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PlantFiles: Dwarf Bottlebrush
Callistemon viminalis 'Little John'

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Family: Myrtaceae (mir-TAY-see-ee) (Info)
Genus: Callistemon (kal-lis-STEE-mon) (Info)
Species: viminalis (vim-in-AY-liss) (Info)
Cultivar: Little John

2 vendors have this plant for sale.

11 members have or want this plant for trade.

Category:
Perennials
Shrubs

Height:
36-48 in. (90-120 cm)
4-6 ft. (1.2-1.8 m)

Spacing:
4-6 ft. (1.2-1.8 m)
6-8 ft. (1.8-2.4 m)

Hardiness:
USDA Zone 9a: to -6.6 C (20 F)
USDA Zone 9b: to -3.8 C (25 F)
USDA Zone 10a: to -1.1 C (30 F)
USDA Zone 10b: to 1.7 C (35 F)
USDA Zone 11: above 4.5 C (40 F)

Sun Exposure:
Full Sun

Danger:
Handling plant may cause skin irritation or allergic reaction

Bloom Color:
Red

Bloom Time:
Blooms repeatedly

Foliage:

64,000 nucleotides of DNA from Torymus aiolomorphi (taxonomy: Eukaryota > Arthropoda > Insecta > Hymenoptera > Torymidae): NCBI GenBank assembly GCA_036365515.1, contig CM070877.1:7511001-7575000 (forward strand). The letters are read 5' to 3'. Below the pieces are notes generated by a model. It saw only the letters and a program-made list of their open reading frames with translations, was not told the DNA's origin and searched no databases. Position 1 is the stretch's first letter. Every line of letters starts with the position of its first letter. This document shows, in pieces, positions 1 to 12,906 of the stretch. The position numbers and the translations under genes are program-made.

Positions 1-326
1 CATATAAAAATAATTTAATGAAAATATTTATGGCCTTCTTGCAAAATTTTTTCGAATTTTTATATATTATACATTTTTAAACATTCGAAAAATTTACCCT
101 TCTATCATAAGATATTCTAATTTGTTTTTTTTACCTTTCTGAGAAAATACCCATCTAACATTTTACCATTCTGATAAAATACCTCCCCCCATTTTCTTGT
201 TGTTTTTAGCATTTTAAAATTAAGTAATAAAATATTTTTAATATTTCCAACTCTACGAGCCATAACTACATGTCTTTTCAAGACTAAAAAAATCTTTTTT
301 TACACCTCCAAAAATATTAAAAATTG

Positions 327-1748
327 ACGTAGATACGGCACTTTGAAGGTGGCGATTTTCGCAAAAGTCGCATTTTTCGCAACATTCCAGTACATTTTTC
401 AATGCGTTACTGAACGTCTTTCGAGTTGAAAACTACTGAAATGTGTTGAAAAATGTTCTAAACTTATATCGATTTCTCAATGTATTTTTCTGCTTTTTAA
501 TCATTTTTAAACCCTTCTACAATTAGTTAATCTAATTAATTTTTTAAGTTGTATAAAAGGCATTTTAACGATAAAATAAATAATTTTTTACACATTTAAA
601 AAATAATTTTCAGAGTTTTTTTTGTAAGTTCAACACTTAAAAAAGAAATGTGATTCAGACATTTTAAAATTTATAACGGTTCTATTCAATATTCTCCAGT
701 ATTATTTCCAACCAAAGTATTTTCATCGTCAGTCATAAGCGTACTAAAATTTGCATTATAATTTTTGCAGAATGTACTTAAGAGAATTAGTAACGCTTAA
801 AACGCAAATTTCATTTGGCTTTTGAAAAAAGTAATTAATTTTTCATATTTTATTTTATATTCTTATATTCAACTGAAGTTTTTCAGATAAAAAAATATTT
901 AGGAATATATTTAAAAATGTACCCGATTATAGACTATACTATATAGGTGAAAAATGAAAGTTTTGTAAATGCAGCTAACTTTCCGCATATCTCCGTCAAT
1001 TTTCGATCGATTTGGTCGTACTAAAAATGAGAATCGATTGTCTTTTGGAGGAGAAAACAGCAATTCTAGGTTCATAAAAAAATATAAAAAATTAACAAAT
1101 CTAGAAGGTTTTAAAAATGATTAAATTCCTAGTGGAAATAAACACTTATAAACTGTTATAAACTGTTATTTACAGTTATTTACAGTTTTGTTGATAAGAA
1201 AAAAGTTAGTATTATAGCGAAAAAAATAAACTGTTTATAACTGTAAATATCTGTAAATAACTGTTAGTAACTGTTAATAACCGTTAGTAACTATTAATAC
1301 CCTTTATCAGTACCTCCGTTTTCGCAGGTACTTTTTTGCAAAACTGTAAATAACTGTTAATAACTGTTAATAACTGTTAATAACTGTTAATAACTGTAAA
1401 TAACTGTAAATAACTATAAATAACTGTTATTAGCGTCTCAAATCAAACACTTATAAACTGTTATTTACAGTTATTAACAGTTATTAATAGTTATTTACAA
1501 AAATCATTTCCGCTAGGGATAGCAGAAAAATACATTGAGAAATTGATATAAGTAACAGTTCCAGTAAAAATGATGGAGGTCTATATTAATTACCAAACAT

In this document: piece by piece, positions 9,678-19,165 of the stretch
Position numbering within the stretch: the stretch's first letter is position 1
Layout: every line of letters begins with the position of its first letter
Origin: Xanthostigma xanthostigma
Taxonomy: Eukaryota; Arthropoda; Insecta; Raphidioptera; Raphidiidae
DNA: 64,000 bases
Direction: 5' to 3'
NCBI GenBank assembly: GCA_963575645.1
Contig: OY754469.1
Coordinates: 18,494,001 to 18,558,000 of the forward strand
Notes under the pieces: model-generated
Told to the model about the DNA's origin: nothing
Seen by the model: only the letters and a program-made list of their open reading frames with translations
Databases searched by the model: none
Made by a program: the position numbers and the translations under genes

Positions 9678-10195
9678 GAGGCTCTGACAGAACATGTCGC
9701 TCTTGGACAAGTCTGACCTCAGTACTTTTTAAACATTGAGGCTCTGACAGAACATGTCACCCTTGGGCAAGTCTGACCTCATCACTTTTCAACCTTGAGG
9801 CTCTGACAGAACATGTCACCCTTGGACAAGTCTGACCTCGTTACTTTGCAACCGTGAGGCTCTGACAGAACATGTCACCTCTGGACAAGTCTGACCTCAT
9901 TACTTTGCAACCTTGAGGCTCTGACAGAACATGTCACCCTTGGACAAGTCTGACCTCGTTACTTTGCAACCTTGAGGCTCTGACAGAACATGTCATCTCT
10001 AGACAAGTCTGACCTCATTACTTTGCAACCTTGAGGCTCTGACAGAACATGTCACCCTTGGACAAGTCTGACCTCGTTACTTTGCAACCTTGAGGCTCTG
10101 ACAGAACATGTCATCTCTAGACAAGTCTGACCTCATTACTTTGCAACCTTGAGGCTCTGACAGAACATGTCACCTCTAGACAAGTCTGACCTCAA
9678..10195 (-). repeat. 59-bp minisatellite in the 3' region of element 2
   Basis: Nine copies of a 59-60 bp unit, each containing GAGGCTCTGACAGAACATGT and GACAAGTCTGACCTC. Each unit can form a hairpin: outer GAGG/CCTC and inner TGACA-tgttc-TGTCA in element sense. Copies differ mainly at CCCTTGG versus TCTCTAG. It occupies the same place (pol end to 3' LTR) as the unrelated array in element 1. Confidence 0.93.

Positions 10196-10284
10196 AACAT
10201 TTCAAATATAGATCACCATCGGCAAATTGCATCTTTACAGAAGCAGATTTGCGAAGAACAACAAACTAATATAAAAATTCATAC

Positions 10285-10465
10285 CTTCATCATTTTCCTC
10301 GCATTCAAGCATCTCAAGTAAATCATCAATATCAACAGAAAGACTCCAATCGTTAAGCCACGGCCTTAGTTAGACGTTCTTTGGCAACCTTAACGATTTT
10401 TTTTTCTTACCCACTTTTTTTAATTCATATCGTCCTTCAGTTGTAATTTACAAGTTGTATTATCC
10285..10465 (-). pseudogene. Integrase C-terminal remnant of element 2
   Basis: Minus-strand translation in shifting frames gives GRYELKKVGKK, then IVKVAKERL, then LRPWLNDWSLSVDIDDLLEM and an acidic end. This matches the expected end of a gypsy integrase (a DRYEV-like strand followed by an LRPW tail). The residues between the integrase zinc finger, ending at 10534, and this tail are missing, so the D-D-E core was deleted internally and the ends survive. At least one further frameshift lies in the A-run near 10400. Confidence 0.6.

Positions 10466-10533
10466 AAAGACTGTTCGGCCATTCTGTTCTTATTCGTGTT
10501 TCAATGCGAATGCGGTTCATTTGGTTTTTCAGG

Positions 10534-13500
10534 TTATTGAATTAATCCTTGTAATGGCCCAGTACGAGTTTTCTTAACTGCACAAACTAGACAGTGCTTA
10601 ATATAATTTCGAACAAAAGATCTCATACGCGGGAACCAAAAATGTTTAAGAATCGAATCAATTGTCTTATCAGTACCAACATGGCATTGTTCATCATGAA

Evergreen

Other details:
Drought-tolerant; suitable for xeriscaping
Average Water Needs; Water regularly; do not overwater
Suitable for growing in containers

Soil pH requirements:
5.6 to 6.0 (acidic)
6.1 to 6.5 (mildly acidic)
6.6 to 7.5 (neutral)
7.6 to 7.8 (mildly alkaline)

Patent Information:
Unknown - Tell us

Propagation Methods:
From semi-hardwood cuttings
From hardwood cuttings
From seed; direct sow after last frost

Seed Collecting:
Bag seedheads to capture ripening seed

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There are a total of 17 photos.
Click here to view them all!

Profile:

8 positives
6 neutrals
2 negatives

Gardeners' Notes:

RatingAuthorContent
Neutral Owlman22 On May 13, 2014, Owlman22 from San Diego, CA wrote:

I know that the Dwarf Bottlebrushes take a lot of sun, but what do they do if they don't have full sun all the time? I have a spot that receives ample late spring and summer sun, but in fall and winter, they are often in the shadows. I have one bush now that is close to the area I'd like to plant in, but it receives quite a bit more sun. I live in San Diego, CA about 10 miles from the coast.

Thanks for your help!

Positive gondwanan On Apr 22, 2014, gondwanan from Lake Wales, FL wrote: